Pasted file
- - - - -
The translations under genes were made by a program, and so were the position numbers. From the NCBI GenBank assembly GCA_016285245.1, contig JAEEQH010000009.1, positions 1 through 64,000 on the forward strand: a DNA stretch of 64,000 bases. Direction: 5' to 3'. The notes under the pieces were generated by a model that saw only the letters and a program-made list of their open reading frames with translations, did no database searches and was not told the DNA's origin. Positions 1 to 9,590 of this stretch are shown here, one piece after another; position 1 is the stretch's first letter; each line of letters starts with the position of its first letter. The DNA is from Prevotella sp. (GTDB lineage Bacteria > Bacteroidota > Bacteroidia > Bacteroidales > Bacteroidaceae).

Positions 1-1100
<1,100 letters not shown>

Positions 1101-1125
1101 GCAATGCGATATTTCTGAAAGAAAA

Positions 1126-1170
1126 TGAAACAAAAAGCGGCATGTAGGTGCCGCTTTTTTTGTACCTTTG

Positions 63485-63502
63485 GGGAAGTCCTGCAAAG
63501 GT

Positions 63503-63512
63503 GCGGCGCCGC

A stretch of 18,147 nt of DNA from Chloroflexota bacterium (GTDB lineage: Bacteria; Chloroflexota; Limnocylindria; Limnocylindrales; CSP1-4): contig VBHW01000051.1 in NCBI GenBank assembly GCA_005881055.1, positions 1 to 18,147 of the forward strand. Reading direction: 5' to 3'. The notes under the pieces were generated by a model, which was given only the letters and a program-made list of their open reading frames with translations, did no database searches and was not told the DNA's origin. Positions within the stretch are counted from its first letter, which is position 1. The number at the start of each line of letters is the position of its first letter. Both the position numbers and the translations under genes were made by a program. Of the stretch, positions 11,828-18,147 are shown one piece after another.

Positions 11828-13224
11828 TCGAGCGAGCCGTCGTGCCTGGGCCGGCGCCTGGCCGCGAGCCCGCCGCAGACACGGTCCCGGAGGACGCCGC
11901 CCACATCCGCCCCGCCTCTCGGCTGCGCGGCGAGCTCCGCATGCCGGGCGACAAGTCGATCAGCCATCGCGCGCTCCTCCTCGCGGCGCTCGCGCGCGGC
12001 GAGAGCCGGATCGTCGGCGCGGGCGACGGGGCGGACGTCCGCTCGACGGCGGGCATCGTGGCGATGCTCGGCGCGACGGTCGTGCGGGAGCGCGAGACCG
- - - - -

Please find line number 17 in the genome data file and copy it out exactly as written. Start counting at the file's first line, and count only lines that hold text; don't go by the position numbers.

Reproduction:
12001 GAGAGCCGGATCGTCGGCGCGGGCGACGGGGCGGACGTCCGCTCGACGGCGGGCATCGTGGCGATGCTCGGCGCGACGGTCGTGCGGGAGCGCGAGACCG